new employees

Tokyo Shimbun:
(1) New law to support technical improvement: Development of
human resources should not be forgotten
(2) Cultural exchanges between Japan, China, and South Korea:
Expanding diverse cultures

3) Prime Minister's Official Residence (Kantei)

Prime Minister's schedule, March 22

NIHON KEIZAI (Page 2) (Full)
March 23, 2006

08:34
Cabinet meeting in the Diet building. Defense Agency Director
General Nukaga stayed on.

09:50
Met with Chief Cabinet Secretary Abe at the Prime Minister's
Official Residence.

10:00
Met with former Foreign Minister Machimura.

11:00

TOKYO 00001495 003 OF 013


Met with Ambassador to the UN Oshima

14:05
Met with President Franz Humer of Swiss pharmaceutical firm Roche
and Chugai Pharmaceutical President Osamu Nagayama. Then met with
Foreign Minister Aso and Vice Foreign Minister Nishida.

15:05
Met with Land, Infrastructure, and Transport Minister (MLIT)
Kitagawa and Vice Minister Sato.

16:35
Met with former Vice LDP President Yamasaki.

17:17
Comprehensive Science and Technology meeting.

18:14
Met with Minister of Education, Culture, Sports, Science, and
Technology (MEXT) Kosaka, Chief of the MEXT Secretariat Tamai,
and Lifelong Learning Policy Bureau Director General Tanaka.

18:51
Arrived at the official residence.

4) President Bush to give "my friend" Prime Minister Koizumi tour
of Elvis Presley's former residence during US visit

SANKEI (Page 2) (Full)
March 23, 2006

Prime Minister Junichiro Koizumi is scheduled to visit the US in
late June. In this connection, coordination is now under way for
President George Bush to show Koizumi around the former residence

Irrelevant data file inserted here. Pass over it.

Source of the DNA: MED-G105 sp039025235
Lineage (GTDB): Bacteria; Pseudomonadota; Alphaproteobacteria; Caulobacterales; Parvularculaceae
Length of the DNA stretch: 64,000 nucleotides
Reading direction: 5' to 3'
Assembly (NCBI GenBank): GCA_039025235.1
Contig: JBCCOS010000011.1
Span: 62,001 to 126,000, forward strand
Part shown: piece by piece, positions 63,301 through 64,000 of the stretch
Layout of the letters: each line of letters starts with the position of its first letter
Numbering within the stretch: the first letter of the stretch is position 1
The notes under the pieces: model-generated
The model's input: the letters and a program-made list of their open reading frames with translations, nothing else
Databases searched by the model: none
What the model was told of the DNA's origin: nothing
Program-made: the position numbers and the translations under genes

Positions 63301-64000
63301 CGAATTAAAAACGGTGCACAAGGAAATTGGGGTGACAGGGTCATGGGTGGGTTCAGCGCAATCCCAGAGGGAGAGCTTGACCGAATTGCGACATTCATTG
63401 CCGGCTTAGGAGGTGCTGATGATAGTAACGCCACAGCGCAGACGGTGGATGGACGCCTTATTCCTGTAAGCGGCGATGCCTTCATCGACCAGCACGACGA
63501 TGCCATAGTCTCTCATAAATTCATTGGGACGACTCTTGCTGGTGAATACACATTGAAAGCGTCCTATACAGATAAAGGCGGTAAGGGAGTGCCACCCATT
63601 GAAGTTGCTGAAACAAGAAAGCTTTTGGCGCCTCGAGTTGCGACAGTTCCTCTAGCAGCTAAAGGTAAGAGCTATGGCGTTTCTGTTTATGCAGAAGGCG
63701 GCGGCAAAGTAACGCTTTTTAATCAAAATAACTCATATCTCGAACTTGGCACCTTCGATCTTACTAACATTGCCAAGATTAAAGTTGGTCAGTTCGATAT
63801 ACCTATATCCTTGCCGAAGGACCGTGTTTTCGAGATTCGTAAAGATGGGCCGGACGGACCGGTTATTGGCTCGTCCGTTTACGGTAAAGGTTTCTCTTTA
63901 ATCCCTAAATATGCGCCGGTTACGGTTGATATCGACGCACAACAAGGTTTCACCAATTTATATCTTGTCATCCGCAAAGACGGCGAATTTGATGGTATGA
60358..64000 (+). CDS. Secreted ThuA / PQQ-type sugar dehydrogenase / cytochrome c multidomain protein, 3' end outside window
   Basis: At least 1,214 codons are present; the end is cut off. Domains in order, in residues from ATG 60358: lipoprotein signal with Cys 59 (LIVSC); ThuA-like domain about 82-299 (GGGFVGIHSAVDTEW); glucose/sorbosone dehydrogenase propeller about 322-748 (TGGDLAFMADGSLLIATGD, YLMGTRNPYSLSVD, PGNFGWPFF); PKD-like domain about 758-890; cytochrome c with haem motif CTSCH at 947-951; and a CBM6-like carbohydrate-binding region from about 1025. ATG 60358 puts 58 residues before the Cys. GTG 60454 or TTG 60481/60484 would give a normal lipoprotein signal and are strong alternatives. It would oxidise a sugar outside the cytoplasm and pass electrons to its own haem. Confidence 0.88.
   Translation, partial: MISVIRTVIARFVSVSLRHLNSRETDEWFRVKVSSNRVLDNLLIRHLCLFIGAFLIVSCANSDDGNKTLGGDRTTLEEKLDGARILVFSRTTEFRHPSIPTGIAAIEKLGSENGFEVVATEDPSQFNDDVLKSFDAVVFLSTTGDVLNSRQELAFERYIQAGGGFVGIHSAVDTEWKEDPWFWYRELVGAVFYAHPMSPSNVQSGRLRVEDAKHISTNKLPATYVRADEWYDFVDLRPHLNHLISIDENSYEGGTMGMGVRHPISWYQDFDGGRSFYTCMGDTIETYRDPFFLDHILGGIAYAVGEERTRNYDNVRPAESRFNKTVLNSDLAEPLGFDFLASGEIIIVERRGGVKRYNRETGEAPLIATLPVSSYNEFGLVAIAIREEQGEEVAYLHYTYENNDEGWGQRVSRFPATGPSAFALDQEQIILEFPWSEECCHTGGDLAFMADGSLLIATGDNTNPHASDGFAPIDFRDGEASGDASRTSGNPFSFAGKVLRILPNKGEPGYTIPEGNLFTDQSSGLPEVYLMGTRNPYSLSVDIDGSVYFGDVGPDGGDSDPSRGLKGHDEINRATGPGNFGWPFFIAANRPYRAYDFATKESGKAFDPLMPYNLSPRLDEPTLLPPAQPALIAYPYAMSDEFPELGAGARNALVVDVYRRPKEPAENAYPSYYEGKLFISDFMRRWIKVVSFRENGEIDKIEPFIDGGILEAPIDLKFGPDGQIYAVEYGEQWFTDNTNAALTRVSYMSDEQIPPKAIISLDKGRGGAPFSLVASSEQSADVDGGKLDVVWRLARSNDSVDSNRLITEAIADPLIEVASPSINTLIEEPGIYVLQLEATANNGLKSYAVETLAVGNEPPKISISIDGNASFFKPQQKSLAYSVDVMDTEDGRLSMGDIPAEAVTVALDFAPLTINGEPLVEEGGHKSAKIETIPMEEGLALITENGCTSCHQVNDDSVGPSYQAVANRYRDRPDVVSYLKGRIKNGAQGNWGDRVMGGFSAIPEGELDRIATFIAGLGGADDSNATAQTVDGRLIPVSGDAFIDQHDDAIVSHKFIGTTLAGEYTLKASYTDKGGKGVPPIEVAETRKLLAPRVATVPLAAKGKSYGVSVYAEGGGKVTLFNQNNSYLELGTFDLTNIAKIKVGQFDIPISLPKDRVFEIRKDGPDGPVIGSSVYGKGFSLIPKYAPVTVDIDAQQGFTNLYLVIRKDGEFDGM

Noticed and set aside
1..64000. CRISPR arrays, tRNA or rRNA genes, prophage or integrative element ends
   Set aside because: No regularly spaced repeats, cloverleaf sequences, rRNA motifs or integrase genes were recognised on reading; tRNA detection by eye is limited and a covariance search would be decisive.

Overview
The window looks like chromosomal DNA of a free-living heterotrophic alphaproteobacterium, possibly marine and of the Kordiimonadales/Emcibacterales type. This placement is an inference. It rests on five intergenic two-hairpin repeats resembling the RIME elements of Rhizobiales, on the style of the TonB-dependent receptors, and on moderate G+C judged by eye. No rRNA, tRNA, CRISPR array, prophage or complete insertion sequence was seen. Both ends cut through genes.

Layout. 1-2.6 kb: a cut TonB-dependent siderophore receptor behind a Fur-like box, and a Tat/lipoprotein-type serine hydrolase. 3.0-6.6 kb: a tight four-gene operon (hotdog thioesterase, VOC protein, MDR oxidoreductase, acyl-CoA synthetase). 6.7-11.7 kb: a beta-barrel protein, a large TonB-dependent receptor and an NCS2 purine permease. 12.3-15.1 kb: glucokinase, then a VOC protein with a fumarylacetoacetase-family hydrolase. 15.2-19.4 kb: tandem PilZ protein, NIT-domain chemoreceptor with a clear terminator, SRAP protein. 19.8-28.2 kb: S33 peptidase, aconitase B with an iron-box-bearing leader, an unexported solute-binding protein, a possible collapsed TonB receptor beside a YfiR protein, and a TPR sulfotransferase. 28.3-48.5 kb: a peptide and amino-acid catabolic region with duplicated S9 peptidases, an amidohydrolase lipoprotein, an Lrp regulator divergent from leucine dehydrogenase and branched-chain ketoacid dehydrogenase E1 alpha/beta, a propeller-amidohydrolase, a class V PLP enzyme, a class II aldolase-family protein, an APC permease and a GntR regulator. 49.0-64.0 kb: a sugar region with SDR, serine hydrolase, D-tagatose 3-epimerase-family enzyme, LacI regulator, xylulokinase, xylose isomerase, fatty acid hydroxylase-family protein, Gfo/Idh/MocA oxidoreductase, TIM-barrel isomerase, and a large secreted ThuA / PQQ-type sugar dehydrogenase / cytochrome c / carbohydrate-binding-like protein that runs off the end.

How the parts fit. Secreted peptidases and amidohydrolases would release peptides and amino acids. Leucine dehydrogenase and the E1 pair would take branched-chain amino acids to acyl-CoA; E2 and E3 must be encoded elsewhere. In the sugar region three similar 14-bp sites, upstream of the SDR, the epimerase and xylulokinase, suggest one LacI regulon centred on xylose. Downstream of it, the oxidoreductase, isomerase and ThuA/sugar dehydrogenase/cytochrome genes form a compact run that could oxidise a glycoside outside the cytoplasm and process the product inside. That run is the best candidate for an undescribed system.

of the later rock star Elvis Presley in Memphis, Tennessee,
following their summit meeting in Washington. This was revealed
on March 21 by an informed Japan-US related source.

Koizumi is known to be a great fan of Presley. The same source
said that it was the president's idea to invite the prime
minister to Memphis.

Koizumi's US visit this time will be his last as prime minister.
The plan reflects the president's own wish to give him a warm
reception in view of their close friendship. Another aim is
presumably to play up the closeness of Japan-US relations through
warm treatment of Koizumi, with an eye on the upcoming summit
meeting with Chinese President Hu Jintao scheduled for April 20.

It is Bush's stock-in-trade to introduce during his whistle-stop
tours the episode that though Japan and the US were enemies
during World War II, in which his father, former president Bush,
served on active duty, nowadays the two nations are working hand
in hand in the war on terror. Bush has introduced Koizumi as a
Presley fan in the past as well.

When Bush invited former secretaries of state and defense to the
White House in January for an exchange of views, some
participants criticized him: "You are focusing only on Iraq. You
are not seeing to other issues." Bush immediately objected, "I
have a good relationship with Japan."


TOKYO 00001495 004 OF 013


Amid the growing criticism of the Bush administration due to the
Iraq issue, Bush presumably wants to appeal to the domestic
audience that his close relationship with Koizumi is a major
diplomatic achievement for him.

However, there is deep-seated dissatisfaction in Washington about
the way aides to the prime minister have handled such bilateral
issues as BSE and the USFJ realignment. The same source noted
that it would be a race against time as to whether these issues
can be settled before the summit, which, in a way, may be
characterized as the culmination of the Koizumi-Bush
relationship.

5) US asks Japan to suspend Azadegan oil field development; Oil
development project stands in the way of international efforts to
prevent Iran's nuclear ambitions

SANKEI (Top play) (Excerpts)
March 23, 2006

Yoshihisa Komori, Washington

In view of a growing international backlash against Iran's moves
to develop nuclear weapons, Bush administration officials,
including Deputy Secretary of State Robert Zoellick and Under
Secretary of State for Arms Control and International Security

SIPDIS
Robert Joseph, had informally requested Japan to stop the
development of the Azadegan oil field in Iran, a source familiar
with the US government revealed. Even in the US Congress, some
are notably moving to make a similar request to Japan. Given that
Washington has strongly called on Tokyo to suspend its oil field